Dear Friends,

This monumental painting has been out of sight of visitors for more than 30 years. It has been in the Museum’s conservation studio for almost 36 months. And slowly, section by section, the seven-panel early 15th-century treasure, known as the Monopoli altarpiece, has been installed in our dramatic new gallery of Byzantine art—coming on view December 18 as our transformed galleries for the art of ancient Greece, Rome, and the Byzantine Empire open to the public.

Art has the great potential to transform our thinking and our visual appreciation of the world. The work of the Museum’s conservation team literally does just this: transforming the physical properties of an object or image, bringing its original qualities to life. Before its current conservation treatment, the Monopoli altarpiece had many modern additions of paint, areas where the wooden support had degraded, and wooden joints that had separated and created great scars on the painting’s surface. Compromised as it was, it had been in storage much of the time following its arrival at the Museum in 1937, a gift of the Hubbard family of Boston, who owned the painting since the early part of the 20th century. And now it emerges.

As an image, the work has notable importance, marking the meeting of a Byzantine (or early Italian) manner with that of the icon painters of Crete. It is the only known example of Cretan style integrated into an Italian altarpiece, and speaks of the connections between painting traditions that moved across borders with trade and migration, as materials and artists crossed oceans and distance. It is a quiet, though eloquent, reminder of the way difference can create both new meaning and new art when we allow ourselves to be proximate to others. And when we are open to new ideas. Openness to influence and new ideas in art achieves creative breakthroughs.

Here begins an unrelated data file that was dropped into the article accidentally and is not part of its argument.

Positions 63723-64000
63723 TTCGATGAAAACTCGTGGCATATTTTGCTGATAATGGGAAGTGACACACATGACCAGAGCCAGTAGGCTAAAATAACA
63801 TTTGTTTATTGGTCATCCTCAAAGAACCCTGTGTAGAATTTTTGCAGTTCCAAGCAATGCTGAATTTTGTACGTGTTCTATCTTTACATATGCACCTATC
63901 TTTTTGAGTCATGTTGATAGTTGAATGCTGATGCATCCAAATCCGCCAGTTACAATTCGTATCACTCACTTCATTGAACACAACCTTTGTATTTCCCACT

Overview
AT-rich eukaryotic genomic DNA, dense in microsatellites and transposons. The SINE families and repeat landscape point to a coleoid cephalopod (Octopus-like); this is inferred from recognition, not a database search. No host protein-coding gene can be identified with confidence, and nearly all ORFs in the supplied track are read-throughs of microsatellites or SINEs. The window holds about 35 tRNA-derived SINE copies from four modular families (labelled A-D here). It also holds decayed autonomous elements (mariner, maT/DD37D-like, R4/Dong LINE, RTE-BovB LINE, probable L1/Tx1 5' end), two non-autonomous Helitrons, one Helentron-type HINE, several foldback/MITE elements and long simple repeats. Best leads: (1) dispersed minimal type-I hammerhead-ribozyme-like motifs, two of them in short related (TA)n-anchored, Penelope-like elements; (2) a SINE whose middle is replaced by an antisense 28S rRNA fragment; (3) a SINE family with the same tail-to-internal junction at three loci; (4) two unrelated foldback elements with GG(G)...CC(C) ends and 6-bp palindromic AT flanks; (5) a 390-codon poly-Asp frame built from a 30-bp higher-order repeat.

As an object, the work embodies the grace and generosity of care in museum life. Commitment to the voices and intentions of artists guides and inspires museum conservators every day. Conservators balance the aesthetic with the historical, exploring and constantly defining, object by object, what authenticity means. They bring objects to life, and advocate for the experience of looking at art in the best possible of conditions.

Our new Byzantine gallery, along with newly conceived spaces for ancient Greek and Roman art, is filled with objects from shared geography and sensibility, expressed in many materials and forms. The altarpiece is the centerpiece of an immersive space modeled on early Byzantine church architecture, capturing the era’s aesthetics and spirituality, highlighted by a golden ceiling dome, and a soundtrack of sacred Byzantine hymns.

More than half of the objects on view have not been displayed publicly in a generation, some not at all. Our new galleries bring these objects to life with wondrous collaboration between curators and conservators, aided by thoughtful interpretation and design. It is a moment of joyous celebration.

With appreciation,

Matthew Teitelbaum
Ann and Graham Gund Director